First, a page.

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No Eye in the UAE

UAE'S Interior Minister Sheikh Saif bin Zayed al-Nahyan attends the meeting of Gulf Cooperation Council (GCC) Interior Ministers in Riyadh, Saudi Arabia, April 27, 2016
UAE'S Interior Minister Sheikh Saif bin Zayed al-Nahyan attends the meeting of Gulf Cooperation Council (GCC) Interior Ministers in Riyadh, Saudi Arabia, April 27, 2016

REUTERS/Faisal Al Nasser

This statement was originally published on adhrb.org on 8 July 2016.

By Annas Shaker, Advocacy Intern at ADHRB.

On 29 June 2016, various internet users in the United Arab Emirates (UAE) reported that Middle East Eye, an online news organization, was blocked by Emirati authorities. Internet users in the country receive the following official message when attempting to visit the website: “Access to this site is currently blocked.” Middle East Eye notes that it has reported “extensively” on the UAE, including the country's engagement in the war in Yemen and its alleged human rights violations. The site now falls under the “Prohibited Content Categories of the UAE's Internet Access Management Policy.”

The website is the latest addition to a growing list of websites that the UAE Telecommunications Regulatory Authority (TRA) blocks in the country. The TRA blocks websites that allegedly promote terrorist or criminal activities, contain pornographic material, or present any material that is offensive to religion. The TRA also targets any website that “offends against, is objectionable to, or is contrary to the public interest, public morality, public order, public and national security [of the UAE]”. The TRA uses the last category to block news outlets that are critical of the UAE government, such as Middle East Eye, as well as websites that call for political reform in the country such as the Islah political group website. The TRA also targets the websites of human rights organizations such as the Beirut-based Gulf Center for Human Rights (GCHR). In addition to blocking websites, UAE authorities filter internet content by blocking 500 search terms and political hashtags on Twitter, such as ones discussing political detainees in the country. Emirati human Rights activists and blogger, Ahmed Mansoor, started a Twitter campaign using the hashtag #blocked_sites_in_uae to bring attention to websites blocked by TRA.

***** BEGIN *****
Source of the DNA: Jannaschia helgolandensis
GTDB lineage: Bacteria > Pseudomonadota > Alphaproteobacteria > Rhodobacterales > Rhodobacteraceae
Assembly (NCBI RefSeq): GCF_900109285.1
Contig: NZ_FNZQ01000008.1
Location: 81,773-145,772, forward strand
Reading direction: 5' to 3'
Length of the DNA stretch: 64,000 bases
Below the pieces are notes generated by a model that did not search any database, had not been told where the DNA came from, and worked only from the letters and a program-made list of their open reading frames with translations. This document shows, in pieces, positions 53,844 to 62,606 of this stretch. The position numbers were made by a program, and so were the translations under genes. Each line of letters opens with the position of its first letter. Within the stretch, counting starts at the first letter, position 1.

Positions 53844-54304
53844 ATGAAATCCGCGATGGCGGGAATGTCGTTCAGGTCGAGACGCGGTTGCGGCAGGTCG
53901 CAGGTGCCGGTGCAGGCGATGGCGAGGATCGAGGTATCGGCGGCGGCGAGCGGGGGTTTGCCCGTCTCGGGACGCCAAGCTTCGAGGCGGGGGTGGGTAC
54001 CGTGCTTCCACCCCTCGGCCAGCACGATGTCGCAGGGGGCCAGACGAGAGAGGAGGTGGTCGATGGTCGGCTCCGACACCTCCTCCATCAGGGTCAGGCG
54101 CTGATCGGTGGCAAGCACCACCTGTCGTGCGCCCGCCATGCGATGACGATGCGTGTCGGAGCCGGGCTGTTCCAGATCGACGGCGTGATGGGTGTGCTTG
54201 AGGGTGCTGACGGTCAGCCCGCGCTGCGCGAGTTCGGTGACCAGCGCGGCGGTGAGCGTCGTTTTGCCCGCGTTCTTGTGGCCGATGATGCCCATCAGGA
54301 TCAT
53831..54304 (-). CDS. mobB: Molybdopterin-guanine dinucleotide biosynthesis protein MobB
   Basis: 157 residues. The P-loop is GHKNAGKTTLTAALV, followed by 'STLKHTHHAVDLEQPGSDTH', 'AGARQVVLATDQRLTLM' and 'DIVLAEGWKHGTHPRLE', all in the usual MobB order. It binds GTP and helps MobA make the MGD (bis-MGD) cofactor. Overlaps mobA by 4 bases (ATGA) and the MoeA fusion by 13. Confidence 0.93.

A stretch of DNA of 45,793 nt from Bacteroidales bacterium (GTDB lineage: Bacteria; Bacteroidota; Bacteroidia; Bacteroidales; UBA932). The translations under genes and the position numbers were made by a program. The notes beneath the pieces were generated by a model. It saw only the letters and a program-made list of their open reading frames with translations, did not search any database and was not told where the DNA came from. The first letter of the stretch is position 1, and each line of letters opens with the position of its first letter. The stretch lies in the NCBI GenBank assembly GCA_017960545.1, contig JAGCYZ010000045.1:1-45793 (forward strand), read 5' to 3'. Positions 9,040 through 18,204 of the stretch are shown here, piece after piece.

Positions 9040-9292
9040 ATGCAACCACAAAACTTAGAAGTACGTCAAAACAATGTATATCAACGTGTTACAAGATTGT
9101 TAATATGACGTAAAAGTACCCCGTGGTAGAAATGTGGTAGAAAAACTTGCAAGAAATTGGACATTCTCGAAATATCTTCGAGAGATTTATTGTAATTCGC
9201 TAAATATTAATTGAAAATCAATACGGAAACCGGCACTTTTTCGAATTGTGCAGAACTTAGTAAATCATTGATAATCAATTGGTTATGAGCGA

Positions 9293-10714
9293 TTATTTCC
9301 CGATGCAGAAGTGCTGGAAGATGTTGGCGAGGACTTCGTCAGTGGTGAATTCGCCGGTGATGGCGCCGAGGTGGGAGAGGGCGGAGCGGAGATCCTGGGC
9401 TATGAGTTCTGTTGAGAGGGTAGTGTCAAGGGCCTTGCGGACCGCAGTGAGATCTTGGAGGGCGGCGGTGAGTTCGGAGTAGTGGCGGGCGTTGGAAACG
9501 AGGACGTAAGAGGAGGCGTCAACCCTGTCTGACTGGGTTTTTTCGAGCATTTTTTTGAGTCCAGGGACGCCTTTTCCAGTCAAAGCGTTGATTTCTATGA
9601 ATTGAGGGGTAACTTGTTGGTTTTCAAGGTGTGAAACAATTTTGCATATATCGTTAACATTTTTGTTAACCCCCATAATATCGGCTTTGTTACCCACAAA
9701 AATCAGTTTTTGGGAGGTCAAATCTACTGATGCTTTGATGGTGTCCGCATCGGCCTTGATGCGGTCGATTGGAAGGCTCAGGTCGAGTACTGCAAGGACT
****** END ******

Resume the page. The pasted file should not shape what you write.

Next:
In parallel to the TRA's ongoing effort to block and filter online content, UAE authorities also monitor and even prosecute internet users. Employing the country's 2012 cybercrime law and its 2014 anti-terrorism law, the UAE security forces and judiciary have effectively criminalized a range of online activities related to free expression. On 14 March 2016, Marwan Mohammad Atiq bin Sufyan, an Emirati blogger, was sentenced to 5 years in prison and 1 million AED by the UAE High Federal Court for “insulting the state and damaging its reputation.” Twitter users who express criticism of the government are subject to detention and imprisonment by security forces as well. Emirati security forces arrested Osama Najjar, a human rights activist, on 17 March 2016 on charges of “instigating hatred against the state via twitter” and “spreading lies” about the torture of his father, Hussain Najjar. Hussain Najjar is one of the UAE94, a group of 94 activists prosecuted en masse by the Emirati government, and is currently serving an 11-year jail term for his political activism.

On 1 July 2016, the United Nations Human Rights Council (HRC) passed a resolution that condemned countries that “intentionally prevent or disrupt access to or dissemination of information online” and considers any attempts to do so as a human rights violation. By blocking internet access and monitoring internet use in the country, the UAE government violates Article 19 of the Universal Declaration of Human Rights (UDHR) which states that, “Everyone has the right to freedom of opinion and expression.” The UAE must ensure freedom of expression online by not restricting access to websites critical of the government or those that promote human rights in the country.

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